Carbonates could hold the key to new, effective polyelectrolyte biosensors and bioreactors.
Carbonates could hold the key to new, effective polyelectrolyte biosensors and bioreactors. Radostina Georgieva and colleagues from the Max Planck Institute of Colloids and Surfaces, Germany, have conducted the first detailed study of the effects of different salts on a polyelectrolyte capsule. Their work represents a valuable step towards the production of effective biosensors and bioreactors.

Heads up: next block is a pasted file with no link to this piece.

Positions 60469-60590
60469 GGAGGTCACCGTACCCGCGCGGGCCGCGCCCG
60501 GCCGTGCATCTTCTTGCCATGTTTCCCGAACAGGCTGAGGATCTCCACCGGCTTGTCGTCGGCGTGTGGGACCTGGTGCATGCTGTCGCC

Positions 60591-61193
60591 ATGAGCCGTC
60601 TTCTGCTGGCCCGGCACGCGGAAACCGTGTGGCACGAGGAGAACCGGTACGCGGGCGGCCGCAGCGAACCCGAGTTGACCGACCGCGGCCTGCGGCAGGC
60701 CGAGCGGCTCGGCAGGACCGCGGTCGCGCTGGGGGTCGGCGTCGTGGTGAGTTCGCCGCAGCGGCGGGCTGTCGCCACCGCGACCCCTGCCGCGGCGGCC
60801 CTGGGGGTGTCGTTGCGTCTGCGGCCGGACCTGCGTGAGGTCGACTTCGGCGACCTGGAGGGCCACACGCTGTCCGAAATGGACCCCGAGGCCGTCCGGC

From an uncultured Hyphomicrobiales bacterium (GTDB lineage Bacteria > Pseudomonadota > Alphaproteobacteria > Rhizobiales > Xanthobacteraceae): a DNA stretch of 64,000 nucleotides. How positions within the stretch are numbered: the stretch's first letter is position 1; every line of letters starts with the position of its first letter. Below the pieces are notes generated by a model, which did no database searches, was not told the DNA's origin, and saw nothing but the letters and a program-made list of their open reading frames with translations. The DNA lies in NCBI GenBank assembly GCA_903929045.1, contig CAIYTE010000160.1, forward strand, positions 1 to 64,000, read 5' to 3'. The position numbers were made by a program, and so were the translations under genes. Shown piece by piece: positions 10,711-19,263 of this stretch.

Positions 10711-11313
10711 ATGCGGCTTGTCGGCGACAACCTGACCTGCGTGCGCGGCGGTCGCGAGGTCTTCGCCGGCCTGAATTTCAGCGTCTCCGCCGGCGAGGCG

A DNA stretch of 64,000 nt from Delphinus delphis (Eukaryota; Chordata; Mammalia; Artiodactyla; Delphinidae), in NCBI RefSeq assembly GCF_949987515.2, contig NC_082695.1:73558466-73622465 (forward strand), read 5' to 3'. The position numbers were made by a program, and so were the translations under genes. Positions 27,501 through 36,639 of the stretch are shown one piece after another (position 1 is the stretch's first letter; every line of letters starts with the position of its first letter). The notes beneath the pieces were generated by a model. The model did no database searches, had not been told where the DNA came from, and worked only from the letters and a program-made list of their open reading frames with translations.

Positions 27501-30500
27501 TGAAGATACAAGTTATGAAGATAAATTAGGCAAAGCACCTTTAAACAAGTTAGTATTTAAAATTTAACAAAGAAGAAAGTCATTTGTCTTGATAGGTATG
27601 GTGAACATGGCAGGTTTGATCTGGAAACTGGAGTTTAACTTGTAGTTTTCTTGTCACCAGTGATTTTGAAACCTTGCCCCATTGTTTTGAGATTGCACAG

The polyelectrolyte capsules exist as small hollow shells, made from high molecular weight electrolytes of opposite charges. Salts such as chlorides, which are found in typical biological conditions, can interact with the electrolytes to affect the shape and size of the capsules. This change may cause the controlled release of a substance encased within them, such as a pharmaceutical drug or biologically active molecule.
’Surprisingly, strong effects of carbonates were observed even at moderate salt concentrations,’ said Georgieva. ’The strong effect of carbonate on the polyelectrolyte system could be exploited for encapsulation of enzymes and other bioactive molecules.’